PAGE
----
Households in parts of Wiltshire could see water bills rise by more than 10 per cent above the cost of inflation - but elsewhere in the region they could drop by around six per cent. Thames Water wants to make the increase to pay for a new sewer in London.
By contrast Wessex Water says its bills will fall in real terms from an average of £479 a year now to £454 by 2020.
Thames, which pays no corporation tax, last week announced half-year pre-tax profits were up by nearly a fifth to £134.2 million, helped by an above-inflation tariff hike. It is already at loggerheads with the regulator over customer charges.
Thames serves 14 million customers in and around London. It said its current typical £358 bill is £50 below the average for England and Wales but would increase to £398, plus inflation, for 2020.
Last month it was slapped down by Ofwat over plans for a one-off £29 bill hike for next year, because of unforeseen costs including customers failing to pay their bills, as well as the Thames super sewer.
Thames Water wants to increase prices for customers in the West to help pay for a new super sewer in London.
The company, which supplies water to parts of Wiltshire and Gloucestershire, has applied to regulator Ofwat to add an extra £29 onto every household's bill. Thames Water says the company is facing a tough time financially even though its revenues rose to £1.8 billion in the last financial year.
The Consumer Council for Water has expressed disappointment over Thames Water’s plans to increase its prices next year. The company’s proposals could see the average water and sewerage bill in the Thames area (including parts of Wiltshire and Gloucestershire) increase from £354 to almost £400.
The company says the rise is to cover a rise in bad debt, costs associated with the 2011 transfer of private sewers to company ownership, and land purchase linked to the Thames Tideway Tunnel.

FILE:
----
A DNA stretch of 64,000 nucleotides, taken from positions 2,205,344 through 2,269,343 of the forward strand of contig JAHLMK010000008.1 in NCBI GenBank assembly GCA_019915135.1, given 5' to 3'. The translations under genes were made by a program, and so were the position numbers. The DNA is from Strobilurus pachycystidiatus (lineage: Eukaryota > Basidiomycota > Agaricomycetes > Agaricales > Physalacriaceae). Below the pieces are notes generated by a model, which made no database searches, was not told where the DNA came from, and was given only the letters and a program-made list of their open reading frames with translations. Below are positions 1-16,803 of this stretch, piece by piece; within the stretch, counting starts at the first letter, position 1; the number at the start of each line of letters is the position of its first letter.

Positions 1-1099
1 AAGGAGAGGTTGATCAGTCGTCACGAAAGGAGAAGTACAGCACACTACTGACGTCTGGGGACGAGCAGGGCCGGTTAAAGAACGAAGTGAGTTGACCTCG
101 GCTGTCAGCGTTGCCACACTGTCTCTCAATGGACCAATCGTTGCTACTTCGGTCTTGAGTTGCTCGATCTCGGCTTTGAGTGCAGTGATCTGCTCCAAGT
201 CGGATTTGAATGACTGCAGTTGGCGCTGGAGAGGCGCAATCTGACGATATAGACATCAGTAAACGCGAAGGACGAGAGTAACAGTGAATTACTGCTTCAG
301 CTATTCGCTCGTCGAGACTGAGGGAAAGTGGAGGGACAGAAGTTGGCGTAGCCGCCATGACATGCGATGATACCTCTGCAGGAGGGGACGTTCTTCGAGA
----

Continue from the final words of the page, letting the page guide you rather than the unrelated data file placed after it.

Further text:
Many other water companies absorbed the costs that Thames say they are facing – and they have done so without applying for a further price increase. We believe that Thames Water should do the same. Our research shows that one in seven customers say they can’t afford their water bill. This is reflected in an increasing number of customers defaulting on payments to their water company. Thames Water’s price hike will add to the problem.
Chief Executive Martin Baggs will receive pay rise to £450,000 plus a £274,000 bonus
Mr Baggs in line to collect a further £366,000 next month as part of a long-term incentive plan
Firm said its taxable profits were reduced by allowances on its £1 billion-a-year investment programme
Leakage of 646 million litres a day, up from 637 million litres
We recognise, however, that regardless of these exceptional circumstances, we have not always provided the best service to our customers.
Over the past financial year exceptional weather conditions have presented tough challenges for the business.
The period began with a drought, following the driest two-year period on record, and ended with widespread flooding after becoming England's rainiest 12 months on record.
Despite these challenges we have for the third year running carried out a further £1 billion of improvements to our networks, while the average household bill in our region is the second-lowest in the country."